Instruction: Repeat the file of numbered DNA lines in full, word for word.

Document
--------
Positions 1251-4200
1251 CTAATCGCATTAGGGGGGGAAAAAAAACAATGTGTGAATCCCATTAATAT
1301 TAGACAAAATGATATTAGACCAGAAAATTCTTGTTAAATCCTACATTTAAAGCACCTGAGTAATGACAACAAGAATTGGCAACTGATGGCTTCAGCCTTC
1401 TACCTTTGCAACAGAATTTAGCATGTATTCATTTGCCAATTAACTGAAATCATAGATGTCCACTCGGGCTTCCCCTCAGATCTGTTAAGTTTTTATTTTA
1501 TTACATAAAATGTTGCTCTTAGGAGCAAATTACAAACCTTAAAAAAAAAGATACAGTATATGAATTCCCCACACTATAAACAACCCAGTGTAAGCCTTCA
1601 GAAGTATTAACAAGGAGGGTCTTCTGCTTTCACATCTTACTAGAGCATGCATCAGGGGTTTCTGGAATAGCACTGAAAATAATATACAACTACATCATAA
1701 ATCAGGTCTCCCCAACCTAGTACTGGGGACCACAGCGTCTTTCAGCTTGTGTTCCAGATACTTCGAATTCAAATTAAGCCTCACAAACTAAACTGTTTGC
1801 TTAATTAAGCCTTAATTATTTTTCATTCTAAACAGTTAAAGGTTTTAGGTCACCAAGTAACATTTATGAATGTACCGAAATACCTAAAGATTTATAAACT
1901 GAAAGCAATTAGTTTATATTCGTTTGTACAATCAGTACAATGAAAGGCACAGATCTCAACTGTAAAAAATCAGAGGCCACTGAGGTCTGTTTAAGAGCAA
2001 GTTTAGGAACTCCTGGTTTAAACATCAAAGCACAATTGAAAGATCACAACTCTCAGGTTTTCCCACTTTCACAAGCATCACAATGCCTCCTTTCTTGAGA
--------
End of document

Positions 1251-4200
1251 CTAATCGCATTAGGGGGGGAAAAAAAACAATGTGTGAATCCCATTAATAT
1301 TAGACAAAATGATATTAGACCAGAAAATTCTTGTTAAATCCTACATTTAAAGCACCTGAGTAATGACAACAAGAATTGGCAACTGATGGCTTCAGCCTTC
1401 TACCTTTGCAACAGAATTTAGCATGTATTCATTTGCCAATTAACTGAAATCATAGATGTCCACTCGGGCTTCCCCTCAGATCTGTTAAGTTTTTATTTTA
1501 TTACATAAAATGTTGCTCTTAGGAGCAAATTACAAACCTTAAAAAAAAAGATACAGTATATGAATTCCCCACACTATAAACAACCCAGTGTAAGCCTTCA
1601 GAAGTATTAACAAGGAGGGTCTTCTGCTTTCACATCTTACTAGAGCATGCATCAGGGGTTTCTGGAATAGCACTGAAAATAATATACAACTACATCATAA
1701 ATCAGGTCTCCCCAACCTAGTACTGGGGACCACAGCGTCTTTCAGCTTGTGTTCCAGATACTTCGAATTCAAATTAAGCCTCACAAACTAAACTGTTTGC
1801 TTAATTAAGCCTTAATTATTTTTCATTCTAAACAGTTAAAGGTTTTAGGTCACCAAGTAACATTTATGAATGTACCGAAATACCTAAAGATTTATAAACT
1901 GAAAGCAATTAGTTTATATTCGTTTGTACAATCAGTACAATGAAAGGCACAGATCTCAACTGTAAAAAATCAGAGGCCACTGAGGTCTGTTTAAGAGCAA
2001 GTTTAGGAACTCCTGGTTTAAACATCAAAGCACAATTGAAAGATCACAACTCTCAGGTTTTCCCACTTTCACAAGCATCACAATGCCTCCTTTCTTGAGA